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Why do contractors delay payments for subcontractors?

On Behalf of | Apr 25, 2023 | Construction Law |

Construction projects are pricey not just because of the materials needed but also because of the labor involved. For large projects, it’s not unusual to see contractors reaching out to subcontractors to handle certain specialized aspects of the construction, such as electrical wiring and plumbing.

In an ideal world, everyone involved in a construction project – from the architect to the subcontracted electrician – gets adequate pay on time. But there are occasions when a contractor delays or outright refuses to pay the subcontractor. Why does this happen?

Legal reasons to withhold payment

Sometimes, a contractor can hold off payments for a subcontractor for legitimate reasons. These include:

  • Contract violations: If the subcontractor violated any terms they and the contractor had initially agreed upon.
  • Substandard work: If the contractor has reason to believe the subcontractor has not performed their job to meet standards that both had agreed to.
  • Disputes: Contractors may be stuck resolving claims arising from a subcontractor’s work and, in such cases, may refuse to pay the subcontractor until such claims are settled.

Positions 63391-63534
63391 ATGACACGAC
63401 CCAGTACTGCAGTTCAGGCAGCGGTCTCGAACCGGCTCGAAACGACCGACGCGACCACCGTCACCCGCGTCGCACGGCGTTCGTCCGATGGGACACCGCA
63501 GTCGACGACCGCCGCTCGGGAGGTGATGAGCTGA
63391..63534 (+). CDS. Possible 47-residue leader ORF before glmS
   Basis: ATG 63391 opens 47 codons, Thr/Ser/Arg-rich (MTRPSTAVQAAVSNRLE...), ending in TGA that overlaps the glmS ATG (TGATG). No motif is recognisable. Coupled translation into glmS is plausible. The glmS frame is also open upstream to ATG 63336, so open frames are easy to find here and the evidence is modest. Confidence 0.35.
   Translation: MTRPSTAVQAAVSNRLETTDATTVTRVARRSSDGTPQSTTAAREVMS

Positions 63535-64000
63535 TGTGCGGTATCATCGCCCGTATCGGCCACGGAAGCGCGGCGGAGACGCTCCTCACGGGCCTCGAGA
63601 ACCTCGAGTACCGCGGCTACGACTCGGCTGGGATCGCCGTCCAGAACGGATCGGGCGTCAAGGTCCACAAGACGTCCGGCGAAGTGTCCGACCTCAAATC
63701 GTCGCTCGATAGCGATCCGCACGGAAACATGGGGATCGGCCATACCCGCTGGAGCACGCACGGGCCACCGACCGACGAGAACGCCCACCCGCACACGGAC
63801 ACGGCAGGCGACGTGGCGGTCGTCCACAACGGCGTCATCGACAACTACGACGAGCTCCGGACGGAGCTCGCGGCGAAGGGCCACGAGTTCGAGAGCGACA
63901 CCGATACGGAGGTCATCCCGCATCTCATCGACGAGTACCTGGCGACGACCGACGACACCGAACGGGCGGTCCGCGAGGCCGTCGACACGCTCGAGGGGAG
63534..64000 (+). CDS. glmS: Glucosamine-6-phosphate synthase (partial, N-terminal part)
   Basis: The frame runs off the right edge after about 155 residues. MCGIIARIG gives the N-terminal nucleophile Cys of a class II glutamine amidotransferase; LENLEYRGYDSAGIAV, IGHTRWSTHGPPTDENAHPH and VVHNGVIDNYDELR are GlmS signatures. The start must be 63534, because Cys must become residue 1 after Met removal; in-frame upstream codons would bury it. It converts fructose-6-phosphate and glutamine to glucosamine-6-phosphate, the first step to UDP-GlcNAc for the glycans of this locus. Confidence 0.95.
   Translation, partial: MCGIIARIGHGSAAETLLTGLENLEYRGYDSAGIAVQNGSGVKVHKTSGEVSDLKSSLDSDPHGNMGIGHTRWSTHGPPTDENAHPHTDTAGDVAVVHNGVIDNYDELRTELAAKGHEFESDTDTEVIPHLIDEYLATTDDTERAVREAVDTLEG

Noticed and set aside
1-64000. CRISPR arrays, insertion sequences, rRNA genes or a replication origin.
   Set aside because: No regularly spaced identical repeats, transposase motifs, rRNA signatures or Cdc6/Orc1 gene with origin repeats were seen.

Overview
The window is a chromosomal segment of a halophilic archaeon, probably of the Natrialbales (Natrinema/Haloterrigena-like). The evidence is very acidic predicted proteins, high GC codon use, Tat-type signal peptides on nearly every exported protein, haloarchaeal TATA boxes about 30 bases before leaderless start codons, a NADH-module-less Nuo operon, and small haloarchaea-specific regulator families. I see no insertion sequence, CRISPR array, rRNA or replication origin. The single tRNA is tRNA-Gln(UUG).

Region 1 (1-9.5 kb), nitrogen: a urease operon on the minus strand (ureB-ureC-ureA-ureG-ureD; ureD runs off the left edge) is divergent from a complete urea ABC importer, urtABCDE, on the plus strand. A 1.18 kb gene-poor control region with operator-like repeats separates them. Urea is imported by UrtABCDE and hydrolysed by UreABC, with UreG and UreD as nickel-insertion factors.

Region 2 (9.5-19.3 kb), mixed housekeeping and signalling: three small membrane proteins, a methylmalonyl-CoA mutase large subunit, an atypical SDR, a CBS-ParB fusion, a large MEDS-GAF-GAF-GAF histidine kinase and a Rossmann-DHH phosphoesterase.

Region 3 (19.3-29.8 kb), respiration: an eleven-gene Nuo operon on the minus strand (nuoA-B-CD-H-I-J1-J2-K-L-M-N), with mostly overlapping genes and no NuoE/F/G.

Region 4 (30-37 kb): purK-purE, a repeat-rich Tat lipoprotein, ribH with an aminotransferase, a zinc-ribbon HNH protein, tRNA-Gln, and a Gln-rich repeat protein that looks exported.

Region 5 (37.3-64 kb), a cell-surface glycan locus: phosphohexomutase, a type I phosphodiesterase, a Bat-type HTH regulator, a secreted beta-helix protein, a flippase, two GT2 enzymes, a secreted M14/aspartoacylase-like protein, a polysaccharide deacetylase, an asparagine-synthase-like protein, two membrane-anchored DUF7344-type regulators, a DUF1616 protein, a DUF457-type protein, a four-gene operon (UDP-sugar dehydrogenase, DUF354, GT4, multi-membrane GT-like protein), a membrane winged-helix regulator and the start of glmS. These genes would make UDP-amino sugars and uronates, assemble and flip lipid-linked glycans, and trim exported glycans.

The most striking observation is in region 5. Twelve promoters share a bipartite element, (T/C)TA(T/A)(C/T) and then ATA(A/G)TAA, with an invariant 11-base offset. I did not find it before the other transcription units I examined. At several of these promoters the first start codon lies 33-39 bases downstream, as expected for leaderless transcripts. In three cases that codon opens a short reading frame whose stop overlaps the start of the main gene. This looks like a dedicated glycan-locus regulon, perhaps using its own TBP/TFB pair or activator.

In these cases, a subcontractor should engage with the contractor before taking any legal action. A simple email reminder of the contract and any relevant project documentation should allow a contractor to explain why the payment is taking long.

Other notable reasons for payment delays

There are other reasons for payment delays, though contractors can be held liable for such things. They are:

  • Project owner delays: Perhaps the contractor is facing payment delays of their own because they’re stuck waiting for the project owner to pay for the construction.
  • Issues with project financing: Related to the point above, a project that has trouble securing a loan could have difficulty paying for every subcontractor involved.
  • Post-COVID-19 complexities: With most businesses turning to a remote or hybrid model, it can cause delays in how a contractor processes its payments.

Regardless of the reasons for the delayed payment, subcontractors should still try to handle the issue by talking with the contractor first. If talking it out does not resolve the matter, only then should a subcontractor file a mechanic’s lien with the help of a lawyer.

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